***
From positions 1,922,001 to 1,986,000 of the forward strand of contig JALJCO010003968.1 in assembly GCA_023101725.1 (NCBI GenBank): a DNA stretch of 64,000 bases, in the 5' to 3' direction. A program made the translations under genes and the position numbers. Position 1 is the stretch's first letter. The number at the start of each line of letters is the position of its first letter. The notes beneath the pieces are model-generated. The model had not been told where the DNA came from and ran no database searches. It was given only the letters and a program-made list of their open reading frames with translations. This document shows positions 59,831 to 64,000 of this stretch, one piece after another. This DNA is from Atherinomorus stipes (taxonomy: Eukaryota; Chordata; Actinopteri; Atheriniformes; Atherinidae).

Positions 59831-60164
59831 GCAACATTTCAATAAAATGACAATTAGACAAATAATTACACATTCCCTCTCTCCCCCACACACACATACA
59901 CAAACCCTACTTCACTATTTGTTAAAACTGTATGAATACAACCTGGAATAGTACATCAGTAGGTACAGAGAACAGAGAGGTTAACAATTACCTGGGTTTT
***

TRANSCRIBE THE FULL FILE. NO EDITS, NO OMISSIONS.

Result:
From positions 1,922,001 to 1,986,000 of the forward strand of contig JALJCO010003968.1 in assembly GCA_023101725.1 (NCBI GenBank): a DNA stretch of 64,000 bases, in the 5' to 3' direction. A program made the translations under genes and the position numbers. Position 1 is the stretch's first letter. The number at the start of each line of letters is the position of its first letter. The notes beneath the pieces are model-generated. The model had not been told where the DNA came from and ran no database searches. It was given only the letters and a program-made list of their open reading frames with translations. This document shows positions 59,831 to 64,000 of this stretch, one piece after another. This DNA is from Atherinomorus stipes (taxonomy: Eukaryota; Chordata; Actinopteri; Atheriniformes; Atherinidae).

Positions 59831-60164
59831 GCAACATTTCAATAAAATGACAATTAGACAAATAATTACACATTCCCTCTCTCCCCCACACACACATACA
59901 CAAACCCTACTTCACTATTTGTTAAAACTGTATGAATACAACCTGGAATAGTACATCAGTAGGTACAGAGAACAGAGAGGTTAACAATTACCTGGGTTTT